What Is Recourse Debt?

Recourse debt is the money owed on a recourse loan. If a borrower fails to repay their loan in full, the bank or another lender can go after the borrower's other assets, such as garnishing wages. The terms of the loan dictate the options of the lender if the borrower defaults.

Since this form of loan requires less economic risk on the part of the lender, this type of debt is more common for many businesses.

As a small business owner, you'll want to understand that recourse debt holds you fully responsible for the amount of the debt. When you take out the loan, you'll need to put up some collateral. However, if you don't repay the loan and the value of the debt is greater than the value of the collateral, the lender can come after your other assets.

On the other hand, if you have non-recourse debt, the lender won't be able to pursue your assets beyond what you posted as collateral. If you used a physical property as your collateral in a real estate loan, for example, and you can't pay the debt, the lender can only foreclose on the property. They will then sell the property to make back as much money as possible on the debt.

You'll also want to note how this type of debt can impact you as a taxpayer. If you have non-recourse debt, lenders might sometimes not fully recuperate their costs, for example, if they sell a foreclosed house for $10,000 less than the amount left on the loan. Since the lender has no means to make up this difference, they have to forgive this debt. However, the Internal Revenue Service (IRS) will generally count the amount of debt forgiven by lenders as income for you. Therefore, if you had owned this property, you would have to report that $10,000 when filing your income tax.

Recourse Loan vs. Non-Recourse Loan: Which One Is Right for You?

As you begin to consider the type of loan that you want to take out for your business, you may wonder which type of loan will work best for you and your business. As a business owner, you should recognize that various factors will impact the type of loan you want and the type of loan you qualify for.

When to Choose a Recourse Loan

As mentioned, a recourse loan will offer greater protection for the lender. They know they have a greater chance of fully recuperating the amount of the loan, even if something interrupts your ability to pay. Therefore, they also offer lower interest rates than other types of loans.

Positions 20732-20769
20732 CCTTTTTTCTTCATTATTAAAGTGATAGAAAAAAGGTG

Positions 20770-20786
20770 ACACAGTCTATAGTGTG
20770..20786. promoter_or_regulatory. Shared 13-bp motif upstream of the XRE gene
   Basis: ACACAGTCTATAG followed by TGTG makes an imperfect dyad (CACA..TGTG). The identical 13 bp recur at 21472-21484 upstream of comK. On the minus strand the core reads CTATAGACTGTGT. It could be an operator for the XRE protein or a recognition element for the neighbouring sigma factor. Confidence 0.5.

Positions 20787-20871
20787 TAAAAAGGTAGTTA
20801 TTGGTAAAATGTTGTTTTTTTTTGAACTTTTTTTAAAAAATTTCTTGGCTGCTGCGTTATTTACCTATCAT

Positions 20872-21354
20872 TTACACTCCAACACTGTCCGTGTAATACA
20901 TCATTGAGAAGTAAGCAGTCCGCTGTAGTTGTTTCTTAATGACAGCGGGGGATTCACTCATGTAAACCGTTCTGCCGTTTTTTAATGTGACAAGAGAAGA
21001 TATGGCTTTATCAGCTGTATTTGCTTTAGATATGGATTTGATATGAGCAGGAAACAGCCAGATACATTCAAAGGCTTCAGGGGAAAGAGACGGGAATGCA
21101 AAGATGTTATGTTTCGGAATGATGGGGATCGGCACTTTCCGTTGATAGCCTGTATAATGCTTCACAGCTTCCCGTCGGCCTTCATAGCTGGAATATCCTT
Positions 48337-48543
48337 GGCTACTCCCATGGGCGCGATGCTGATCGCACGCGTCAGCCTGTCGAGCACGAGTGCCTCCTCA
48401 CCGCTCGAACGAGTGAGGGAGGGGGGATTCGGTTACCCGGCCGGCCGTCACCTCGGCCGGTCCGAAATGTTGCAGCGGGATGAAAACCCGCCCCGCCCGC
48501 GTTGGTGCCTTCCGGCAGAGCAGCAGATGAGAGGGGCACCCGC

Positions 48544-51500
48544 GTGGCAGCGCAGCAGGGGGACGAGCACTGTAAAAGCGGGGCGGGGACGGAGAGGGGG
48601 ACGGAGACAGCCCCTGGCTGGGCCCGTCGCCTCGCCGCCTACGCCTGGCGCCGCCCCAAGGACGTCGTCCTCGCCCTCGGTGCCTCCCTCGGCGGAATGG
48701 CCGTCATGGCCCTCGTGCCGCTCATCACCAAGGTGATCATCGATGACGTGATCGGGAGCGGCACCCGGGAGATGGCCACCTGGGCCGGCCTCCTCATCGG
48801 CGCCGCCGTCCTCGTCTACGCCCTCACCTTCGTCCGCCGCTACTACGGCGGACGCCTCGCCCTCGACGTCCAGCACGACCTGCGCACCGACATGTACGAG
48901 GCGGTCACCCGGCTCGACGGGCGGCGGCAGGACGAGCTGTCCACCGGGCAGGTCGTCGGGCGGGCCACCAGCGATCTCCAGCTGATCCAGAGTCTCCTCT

The times when a recourse loan might work best for you include:

  • If your business credit is new or you don't have the best credit history. Providing banks or other lenders with greater protection for their own investment can increase the chances of securing a loan.
  • If you have a high debt-to-income ratio. A high ratio may mean lenders prefer to give you a recourse loan to protect themselves.
  • If you want to secure a lower interest rate. Lenders are more inclined to offer lower interest rates when they have the safety of loan recourse.

When to Choose a Non-Recourse Loan

Although benefits exist for borrowers with recourse loans — particularly the lower interest rate — there are also times when you might prefer to have a non-recourse loan. This can be particularly true for people who want to make sure their other assets won't be at risk regardless of their future income and ability to pay the loan.

The times when you might have the best chance of securing a non-recourse loan include:

  • If you have a strong credit history and credit score. The lender may feel more confident in the likelihood of repayment.
  • You don't mind paying a bit higher of an interest rate for the protection of your other assets.
  • You know you can meet the borrowing requirements outlined by the lender for a non-recourse loan.

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Notice to the Reader

The content within this article is meant to be used as general guidelines and may not apply to your specific loan or financial situation. Always consult with a professional accountant to ensure you're meeting accounting standards.